Dr Ulrich Petersohn is a Senior Lecturer in International Politics in the University of Liverpool’s Department of Politics
Russian and Syrian troops carried out a ground assault on a military base in Deir ez-Zor, Syria on February 7. However the base was occupied by US soldiers, and the attackers were beaten back by a US air strike. Around 100 Russians were ultimately killed. And yet, diplomatically speaking, almost nothing happened: no threats, no sanctions, no war of words.
What prevented the situation from escalating was the fact that the attackers were not in fact members of the Russian armed forces, but private military and security contractors (PMSCs). This gave both sides the benefit of plausible deniability. Russia pretended not to know about Russians in the area, while the US denied any knowledge of Russian involvement.
But while the encounter didn’t escalate, one thing is clear: private combat providers are back in business, and are not only deployed in domestic conflicts against rebels. They are also starting to take part in interstate rivalries. The former practice might be controversial, yet it is unlikely to escalate into interstate war. The latter, however, risks further inflaming interstate rivalries.
Before the 19th century, rulers used mercenaries and privateers on a regular basis to exploit as much leeway as they could with a minimum of responsibility. This meant major powers could deploy force against their rivals while plausibly denying any involvement; the specific association between an adversary and the attacking force would be unclear.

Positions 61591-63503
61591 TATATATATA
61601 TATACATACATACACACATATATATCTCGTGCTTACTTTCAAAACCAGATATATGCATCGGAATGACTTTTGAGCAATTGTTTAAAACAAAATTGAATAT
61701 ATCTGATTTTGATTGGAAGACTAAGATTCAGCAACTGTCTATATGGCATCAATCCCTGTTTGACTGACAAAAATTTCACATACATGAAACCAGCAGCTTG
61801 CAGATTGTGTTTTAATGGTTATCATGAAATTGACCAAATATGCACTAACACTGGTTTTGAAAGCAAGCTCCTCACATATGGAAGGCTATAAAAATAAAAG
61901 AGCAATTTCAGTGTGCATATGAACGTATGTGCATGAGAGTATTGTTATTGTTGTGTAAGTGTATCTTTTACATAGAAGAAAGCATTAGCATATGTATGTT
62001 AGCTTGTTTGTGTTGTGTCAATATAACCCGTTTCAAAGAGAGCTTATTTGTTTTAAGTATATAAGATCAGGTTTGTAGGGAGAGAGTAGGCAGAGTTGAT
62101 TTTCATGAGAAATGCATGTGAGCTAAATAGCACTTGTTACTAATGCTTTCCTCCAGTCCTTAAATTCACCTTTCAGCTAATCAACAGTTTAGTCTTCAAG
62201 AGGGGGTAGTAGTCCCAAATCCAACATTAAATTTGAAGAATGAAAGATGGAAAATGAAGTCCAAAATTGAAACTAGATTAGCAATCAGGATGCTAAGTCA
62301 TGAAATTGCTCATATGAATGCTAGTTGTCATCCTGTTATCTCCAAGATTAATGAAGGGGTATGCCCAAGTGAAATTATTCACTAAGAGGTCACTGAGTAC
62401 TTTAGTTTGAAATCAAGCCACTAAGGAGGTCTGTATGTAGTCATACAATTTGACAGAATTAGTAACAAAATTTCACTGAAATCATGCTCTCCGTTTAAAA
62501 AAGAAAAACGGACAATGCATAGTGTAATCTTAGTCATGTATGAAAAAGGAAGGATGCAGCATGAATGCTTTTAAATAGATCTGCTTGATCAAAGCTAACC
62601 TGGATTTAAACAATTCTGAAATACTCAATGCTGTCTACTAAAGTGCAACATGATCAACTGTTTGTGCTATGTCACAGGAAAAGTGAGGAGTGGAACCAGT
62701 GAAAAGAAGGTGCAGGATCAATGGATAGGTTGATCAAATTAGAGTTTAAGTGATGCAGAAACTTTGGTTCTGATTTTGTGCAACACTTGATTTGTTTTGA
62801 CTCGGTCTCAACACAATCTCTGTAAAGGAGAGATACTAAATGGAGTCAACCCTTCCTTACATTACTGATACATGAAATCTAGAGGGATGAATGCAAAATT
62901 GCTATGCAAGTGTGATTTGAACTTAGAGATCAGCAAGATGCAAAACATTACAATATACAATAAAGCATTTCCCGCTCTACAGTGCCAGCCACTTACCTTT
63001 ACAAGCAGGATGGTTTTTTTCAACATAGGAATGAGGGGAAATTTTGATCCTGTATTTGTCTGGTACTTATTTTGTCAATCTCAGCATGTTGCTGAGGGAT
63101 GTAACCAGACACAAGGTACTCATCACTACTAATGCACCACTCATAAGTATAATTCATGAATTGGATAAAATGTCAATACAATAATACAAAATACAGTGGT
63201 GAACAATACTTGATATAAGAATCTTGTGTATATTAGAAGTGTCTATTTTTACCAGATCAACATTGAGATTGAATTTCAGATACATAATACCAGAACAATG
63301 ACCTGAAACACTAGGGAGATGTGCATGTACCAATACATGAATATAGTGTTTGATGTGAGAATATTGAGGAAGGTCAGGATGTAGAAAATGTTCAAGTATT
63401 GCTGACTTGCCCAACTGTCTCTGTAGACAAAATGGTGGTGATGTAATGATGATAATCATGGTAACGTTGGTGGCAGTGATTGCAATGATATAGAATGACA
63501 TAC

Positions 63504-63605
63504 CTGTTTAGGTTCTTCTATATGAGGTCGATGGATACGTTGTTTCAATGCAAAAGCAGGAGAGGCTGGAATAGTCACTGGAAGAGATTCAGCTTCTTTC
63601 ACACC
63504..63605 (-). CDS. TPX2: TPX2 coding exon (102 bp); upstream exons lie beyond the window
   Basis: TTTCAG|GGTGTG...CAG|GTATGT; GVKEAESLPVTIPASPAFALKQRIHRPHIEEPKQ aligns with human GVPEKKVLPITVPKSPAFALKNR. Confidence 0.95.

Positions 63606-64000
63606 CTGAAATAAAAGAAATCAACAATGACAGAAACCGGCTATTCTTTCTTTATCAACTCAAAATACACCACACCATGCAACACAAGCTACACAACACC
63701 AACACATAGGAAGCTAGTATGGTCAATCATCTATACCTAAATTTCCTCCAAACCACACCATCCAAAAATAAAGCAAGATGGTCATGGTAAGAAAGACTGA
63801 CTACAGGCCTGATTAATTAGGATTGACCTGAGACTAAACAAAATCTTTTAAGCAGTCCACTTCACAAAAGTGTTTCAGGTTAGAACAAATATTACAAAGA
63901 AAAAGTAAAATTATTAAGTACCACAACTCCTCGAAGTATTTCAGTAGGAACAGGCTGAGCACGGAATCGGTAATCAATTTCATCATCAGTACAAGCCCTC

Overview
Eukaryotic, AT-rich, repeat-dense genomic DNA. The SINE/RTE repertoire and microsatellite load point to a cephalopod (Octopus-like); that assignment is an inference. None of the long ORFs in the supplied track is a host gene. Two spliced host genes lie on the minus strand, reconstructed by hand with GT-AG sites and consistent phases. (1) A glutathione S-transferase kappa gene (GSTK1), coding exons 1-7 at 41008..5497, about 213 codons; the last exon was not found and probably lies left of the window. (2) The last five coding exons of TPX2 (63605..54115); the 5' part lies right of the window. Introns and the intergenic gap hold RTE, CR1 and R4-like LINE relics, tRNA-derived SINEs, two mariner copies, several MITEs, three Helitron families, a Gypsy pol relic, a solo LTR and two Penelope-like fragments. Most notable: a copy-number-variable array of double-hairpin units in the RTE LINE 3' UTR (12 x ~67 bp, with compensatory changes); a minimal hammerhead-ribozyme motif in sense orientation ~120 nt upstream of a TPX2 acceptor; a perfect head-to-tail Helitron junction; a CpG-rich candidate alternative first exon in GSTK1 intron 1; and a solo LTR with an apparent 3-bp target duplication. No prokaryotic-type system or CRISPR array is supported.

This is still a useful advantage today. Unlike regular armed forces, private actors can be hired and fired quickly, and their authorisation to use violence issued and withdrawn swiftly. But while the resulting uncertainty provides cover for adventurous policies, it also increases the risk that conflicts will escalate and that major powers will be dragged into wars.
This was a crucial reason why the international community resisted a resurgence of combat providers for hire in the first decade of the 2000s. The services on the market for force were intentionally limited to armed security services, and specific rules for contracting were drafted, as were guidelines for PMSCs’ conduct. Since then, the overwhelming majority of the industry has usually refrained from combat services.
But in recent years, a small number of commercial organisations have been providing exactly these services to governments. In 2013, the Nigerian government employed a PMSC to support its combat operations against Boko Haram, while the United Arab Emirates hired a private company to build up a 800-member battalion of foreign troops to conduct “urban combat” or “destroy enemy equipment and personnel”.
Although controversial, PMSCs are either deployed alongside or integrated into states’ armed forces. That doesn’t entail the same risk of escalation as the practices of combat in international rivalries prior to the 19th century. But Russia has taken things further: it has deployed combat PMSCs to fight against other states.
Since 2014, the Russian government has used several PMSCs in both Ukraine and Syria. In the first case, it employed PMSCs alongside regular forces in Crimea, disarming Ukrainian forces, seizing military installations and preventing the Ukrainians from entering Crimea. Although used in an offensive posture in an interstate conflict, Crimea was annexed without large-scale violence.